This is not a persuasive treatment of a difficult issue or, rather, a host of issues. First, the extent to which the clause operated economically to restrict doctors is a serious question.
Second, along with the economic inducement is the issue of duration. Normally an exclusivity clause terminable on 30 days' notice would be close to a de minimus constraint (Tampa involved a 20-year contract, and one year is sometimes taken as the trigger for close scrutiny). On the other hand, it may be that the original 180-day clause did frustrate U.S. Healthcare's initial efforts to enlist panel doctors, without whom it would be hard to sign up employers. Perhaps even a 30-day clause would have this effect, especially if a reimbursement penalty were visited on doctors switching back to non-exclusive status. Once again, U.S. Healthcare's brief offers conclusions and a few record references, but neither the precise operation of the clause nor its effects on individual doctors are clearly settled.
Third, even assuming that the financial incentive and duration of the exclusivity clause did remove many of the Healthsource doctors from the reach of new HMOs, it is unclear how much this foreclosure impairs the ability of new HMOs to operate. Certainly the number of primary care physicians tied to Healthsource was significant — one figure suggested is 25 percent or more of all such primary care physicians in New Hampshire — but this still leaves a much larger number not tied to Healthsource. It may be, as U.S. Healthcare urges, that many of the remaining "available" doctors cannot fairly be counted (e.g., those employed full time elsewhere, or reaching retirement, or unwilling to serve HMOs at all). But the dimensions of this limitation were disputed and, by the same token, new doctors are constantly entering the market with an immediate need for patients.
U.S. Healthcare lays great stress upon claims, supported by some meeting notes of Healthsource staff members, that the latter was aware of new HMO entry and conscious that new HMOs like U.S. Healthcare could be adversely affected by the exclusivity clause.
Absent a compelling showing of foreclosure of substantial dimensions, we think there is no need for us to pursue any inquiry into Healthsource's precise motives for the clause, the existence and measure of any claimed benefits from exclusivity, the balance between harms and benefits, or the possible existence and relevance of any less restrictive means of achieving the benefits. We are similarly spared the difficulty
In formal terms U.S. Healthcare has preserved on appeal its claim that the exclusivity clause unreasonably restrains competition in violation of section 1. That concept is embraced by its complaint, and the limited depiction of evidence in its appellate briefs stirs curiosity, if not suspicion. But putting to one side its per se claims and alleged market definition errors, U.S. Healthcare's basic argument in this court must be that the evidence compelled the magistrate judge to find substantial foreclosure having an unreasonable adverse effect on competition. U.S. Healthcare, as plaintiff at trial and appellant in this court, had the burden of fully mustering the facts and applying the analysis to establish such a claim. It has not done so.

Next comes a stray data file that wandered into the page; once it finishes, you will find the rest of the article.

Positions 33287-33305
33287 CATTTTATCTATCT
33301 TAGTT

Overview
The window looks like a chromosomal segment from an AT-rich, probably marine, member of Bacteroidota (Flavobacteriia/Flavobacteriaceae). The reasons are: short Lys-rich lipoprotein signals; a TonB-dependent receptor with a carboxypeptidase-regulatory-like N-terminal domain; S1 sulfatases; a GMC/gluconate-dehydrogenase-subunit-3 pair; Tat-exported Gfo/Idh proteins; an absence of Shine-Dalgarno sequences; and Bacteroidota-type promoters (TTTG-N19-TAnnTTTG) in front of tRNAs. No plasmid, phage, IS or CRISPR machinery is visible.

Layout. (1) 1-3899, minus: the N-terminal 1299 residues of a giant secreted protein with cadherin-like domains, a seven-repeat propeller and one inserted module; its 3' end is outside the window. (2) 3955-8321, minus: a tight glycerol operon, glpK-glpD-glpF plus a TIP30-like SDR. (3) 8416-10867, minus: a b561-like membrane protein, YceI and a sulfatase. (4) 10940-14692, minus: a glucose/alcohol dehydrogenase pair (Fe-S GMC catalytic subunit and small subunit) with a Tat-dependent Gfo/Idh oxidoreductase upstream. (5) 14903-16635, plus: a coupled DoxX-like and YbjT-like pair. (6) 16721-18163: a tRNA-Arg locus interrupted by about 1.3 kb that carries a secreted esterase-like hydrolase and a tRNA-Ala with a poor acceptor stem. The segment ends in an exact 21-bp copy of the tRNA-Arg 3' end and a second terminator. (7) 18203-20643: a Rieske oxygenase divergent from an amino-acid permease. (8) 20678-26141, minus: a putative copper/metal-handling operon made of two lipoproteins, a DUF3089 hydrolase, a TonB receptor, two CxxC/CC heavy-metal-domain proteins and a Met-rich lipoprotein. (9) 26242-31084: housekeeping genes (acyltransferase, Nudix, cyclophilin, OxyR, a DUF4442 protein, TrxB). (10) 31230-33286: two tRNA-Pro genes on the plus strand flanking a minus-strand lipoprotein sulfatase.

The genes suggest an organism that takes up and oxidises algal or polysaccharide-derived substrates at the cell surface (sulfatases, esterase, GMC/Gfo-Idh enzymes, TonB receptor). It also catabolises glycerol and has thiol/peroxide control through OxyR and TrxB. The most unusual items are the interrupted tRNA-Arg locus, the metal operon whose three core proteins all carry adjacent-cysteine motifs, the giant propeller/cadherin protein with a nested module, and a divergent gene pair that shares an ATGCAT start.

In this discussion, we have placed little weight upon the formal finding of the magistrate judge that "the [exclusivity] restriction does not constitute an unreasonable restraint of trade under Section 1 of the Sherman Act." His finding rested primarily on the premise that whatever the impact of the clause on HMOs, ample competition remains in a properly defined market, which he found to be one embracing all health care offered throughout the state of New Hampshire.
Whether the law requires such a further showing of likely impact on consumers is open to debate. Our own case law is not crystal clear on this issue. Compare Interface Group, Inc. v. Mass. Port Authority, 816 F.2d 9, 11 (1st Cir.1987), with Corey v. Look, 641 F.2d at 36. Ultimately the issue turns upon antitrust policy, where a permanent tension prevails between the "no sparrow shall fall" concept of antitrust, see Klor's, 359 U.S. at 213, 79 S.Ct. at 710 (violation "not to be tolerated merely because the victim is just one merchant whose business is so small that his destruction makes little difference to the economy"), and the ascendant view that antitrust protects "competition, not competitors". See Brunswick Corp. v. Pueblo Bowl-O-Mat, Inc., 429 U.S. 477, 488, 97 S.Ct. 690, 697, 50 L.Ed.2d 701 (1977). We need not confront this issue in a case where the cardinal requirement of a valid claim — significant foreclosure unreasonably restricting competitors — has not been demonstrated.
Section 2. Exclusive contracts might in some situations constitute the wrongful act that is an ingredient in monopolization claims under section 2. See United Shoe Machinery Corp. The magistrate judge resolved these section 2 claims in favor of Healthsource primarily by defining the market broadly to include all health care financing in New Hampshire. So defined, Healthsource had a share of that market too small to support an attempt charge, let alone one of actual monopolization. U.S. Healthcare argues, however, that the market was misdefined.
It may be unnecessary to consider this claim since, as we have already held, U.S. Healthcare has failed to show a substantial foreclosure effect from the exclusivity clause. After all, an act can be wrongful in the context of section 2 only where it has